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Music Professor Wins Brazilian Honor


International Foundation Backs Composition of UCR Professor’s Opera

Electronic Opus Focuses on Creation of Life, Destruction of Rain Forest

(March 14, 2005)

Paulo Chagas

Paulo Chagas

RIVERSIDE, Calif. (www.ucr.edu) -- A University of California Riverside assistant professor of music has received one of the last composition grants to be awarded by Vitae, a Brazilian foundation that supports a variety of educational, cultural and social projects.

Paulo C. Chagas (pronounced SHA-guz) has $8,000 and six months to finish writing the music for his opera “eros-ion!” (Pronounced erosion.) He and Michigan poet Dan Albertson have spent two years writing the opera’s libretto in English and Portuguese. The work will be scored for three live musicians -- a soprano, a bass clarinet player and a percussionist -- and an ensemble of dancers, all interacting with installations of video and electronic music technology.

“This is a very modern project,” Chagas said. “To do a traditional opera with orchestra costs a lot of money, and you’re limited to an opera house. But today, it’s possible to have a big production and create big sonorities less expensively, using electronic sounds to extend the possibilities of the performance.”

The 51-year-old composer, hired at UCR in 2004, was born in Salvador, Bahia, Brazil, and is also a theoretician and researcher in electronic and computer music. Chagas has lived and worked in Belgium, Germany and the United States for the past 25 years. He has written more than 100 pieces of music, delving into ballet, opera, musical theatre, multimedia projects and works for instrumental and vocal ensembles.

Chagas plans to produce “eros-ion!” in Riverside and in São Paulo, Brazil, using a single cast and crew and involving UCR students in the process.
Although he is composing in the United States, Chagas was eligible to compete for Vitae funding because he is Brazilian, he said.

Over its 20 years the Vitae Foundation has awarded the equivalent of $101.6 million for scholarships, programs and projects throughout Brazil, working alongside sister foundations Antorchas in Argentina and Andes in Chile.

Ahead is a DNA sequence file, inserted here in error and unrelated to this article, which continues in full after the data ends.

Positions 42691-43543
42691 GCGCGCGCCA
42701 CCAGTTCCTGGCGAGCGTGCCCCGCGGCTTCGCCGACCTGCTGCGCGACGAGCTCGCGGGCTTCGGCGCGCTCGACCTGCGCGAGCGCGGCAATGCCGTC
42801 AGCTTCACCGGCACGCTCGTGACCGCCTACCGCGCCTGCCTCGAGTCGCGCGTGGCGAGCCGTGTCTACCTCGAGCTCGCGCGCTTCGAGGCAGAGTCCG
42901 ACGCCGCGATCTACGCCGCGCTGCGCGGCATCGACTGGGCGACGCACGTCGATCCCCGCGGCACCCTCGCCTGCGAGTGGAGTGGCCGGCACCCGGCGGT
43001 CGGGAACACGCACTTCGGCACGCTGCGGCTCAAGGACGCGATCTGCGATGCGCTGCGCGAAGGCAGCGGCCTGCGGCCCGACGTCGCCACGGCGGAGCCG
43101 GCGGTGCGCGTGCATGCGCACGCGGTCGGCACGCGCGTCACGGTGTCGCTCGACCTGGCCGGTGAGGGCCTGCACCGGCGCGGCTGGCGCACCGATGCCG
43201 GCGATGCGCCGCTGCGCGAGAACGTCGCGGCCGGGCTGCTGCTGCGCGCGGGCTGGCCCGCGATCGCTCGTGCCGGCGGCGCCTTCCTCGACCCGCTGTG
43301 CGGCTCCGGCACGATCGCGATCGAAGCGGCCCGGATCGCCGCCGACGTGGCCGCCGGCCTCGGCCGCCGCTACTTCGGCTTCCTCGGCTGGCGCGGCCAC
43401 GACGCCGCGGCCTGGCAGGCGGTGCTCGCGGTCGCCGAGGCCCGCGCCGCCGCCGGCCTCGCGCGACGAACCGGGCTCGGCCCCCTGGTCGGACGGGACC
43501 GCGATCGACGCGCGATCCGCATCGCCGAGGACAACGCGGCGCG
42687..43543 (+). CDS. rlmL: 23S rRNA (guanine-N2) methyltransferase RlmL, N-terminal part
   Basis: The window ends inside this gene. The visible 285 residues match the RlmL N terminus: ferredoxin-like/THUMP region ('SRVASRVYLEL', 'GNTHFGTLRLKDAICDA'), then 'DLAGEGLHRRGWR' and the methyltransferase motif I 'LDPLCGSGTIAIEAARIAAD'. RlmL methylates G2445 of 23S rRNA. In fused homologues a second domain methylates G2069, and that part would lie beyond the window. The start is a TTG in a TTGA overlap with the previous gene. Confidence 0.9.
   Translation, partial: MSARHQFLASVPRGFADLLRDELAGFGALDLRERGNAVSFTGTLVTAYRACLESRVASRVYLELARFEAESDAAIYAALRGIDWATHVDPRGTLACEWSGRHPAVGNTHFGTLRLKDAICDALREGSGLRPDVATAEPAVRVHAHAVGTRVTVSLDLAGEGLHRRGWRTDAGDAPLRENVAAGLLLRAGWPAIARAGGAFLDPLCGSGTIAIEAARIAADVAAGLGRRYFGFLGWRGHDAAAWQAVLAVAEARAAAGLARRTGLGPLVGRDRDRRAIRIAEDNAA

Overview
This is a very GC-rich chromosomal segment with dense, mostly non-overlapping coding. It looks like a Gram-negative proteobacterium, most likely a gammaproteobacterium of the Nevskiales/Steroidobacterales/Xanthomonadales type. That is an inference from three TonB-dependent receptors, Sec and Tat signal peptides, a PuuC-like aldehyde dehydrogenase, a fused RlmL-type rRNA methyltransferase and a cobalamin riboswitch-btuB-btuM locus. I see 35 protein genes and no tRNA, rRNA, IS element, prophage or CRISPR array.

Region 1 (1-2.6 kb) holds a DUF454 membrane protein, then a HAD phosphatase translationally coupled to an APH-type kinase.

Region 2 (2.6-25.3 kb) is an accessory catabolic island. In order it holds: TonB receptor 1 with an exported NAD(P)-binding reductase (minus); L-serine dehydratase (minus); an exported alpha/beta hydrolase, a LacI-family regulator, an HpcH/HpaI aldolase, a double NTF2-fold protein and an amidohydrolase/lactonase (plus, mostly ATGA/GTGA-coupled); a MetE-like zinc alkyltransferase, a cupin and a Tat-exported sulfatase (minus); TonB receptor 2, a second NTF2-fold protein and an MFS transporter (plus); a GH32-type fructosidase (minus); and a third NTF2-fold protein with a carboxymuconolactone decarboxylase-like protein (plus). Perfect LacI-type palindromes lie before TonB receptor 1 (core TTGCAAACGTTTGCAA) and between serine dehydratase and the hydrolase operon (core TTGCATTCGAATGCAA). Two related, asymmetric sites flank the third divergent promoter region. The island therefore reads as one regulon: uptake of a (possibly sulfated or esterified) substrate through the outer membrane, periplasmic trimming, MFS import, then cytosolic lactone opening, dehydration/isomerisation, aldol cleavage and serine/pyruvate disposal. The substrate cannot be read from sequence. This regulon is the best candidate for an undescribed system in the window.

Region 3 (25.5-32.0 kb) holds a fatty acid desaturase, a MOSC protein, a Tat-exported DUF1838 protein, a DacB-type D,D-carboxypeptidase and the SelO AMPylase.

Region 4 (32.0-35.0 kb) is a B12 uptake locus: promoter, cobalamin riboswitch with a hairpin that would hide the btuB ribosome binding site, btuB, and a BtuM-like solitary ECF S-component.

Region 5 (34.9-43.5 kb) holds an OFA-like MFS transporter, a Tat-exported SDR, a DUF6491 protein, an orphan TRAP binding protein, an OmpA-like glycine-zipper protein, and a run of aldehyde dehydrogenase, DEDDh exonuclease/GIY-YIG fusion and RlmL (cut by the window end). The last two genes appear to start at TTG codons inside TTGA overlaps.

Based on writings of Argentinean author Jose Luis Borges, “eros-ion!” explores themes including the creation of life and destruction in the Amazonian rain forest in Brazil. The storyline concerns a wizard who dreams up a son, only to realize that he himself is someone’s dream.

“It’s a project that reflects the times -- scientists are on the edge of creating artificial life,” Chagas said. “We are making sort of a mosaic of references to the creation of history and humanity.”

The opera’s title aims to work in several ways -- eros represents sexuality and the life force; an ion is one tiny particle among innumerable others that make up the fabric of the universe; and erosion represents destruction over time.

Along with Borges and destruction in the rain forest, literary and visual touchstones in the opera include Bible passages and images of the Virgin Mary. But “eros-ion!” is not so much religious as spiritual, he said.

“We have many images to present, to show creation as a circular process,” he said. “We are reflecting that.”

Chagas’ research at UCR focuses on musical semiotics, Medieval and Renaissance polyphony, new media, music technology, aesthetics and philosophy.

The University of California, Riverside (www.ucr.edu) is a doctoral research university, a living laboratory for groundbreaking exploration of issues critical to Inland Southern California, the state and communities around the world. Reflecting California's diverse culture, UCR's enrollment has exceeded 21,000 students. The campus opened a medical school in 2013 and has reached the heart of the Coachella Valley by way of the UCR Palm Desert Center. The campus has an annual statewide economic impact of more than $1 billion.

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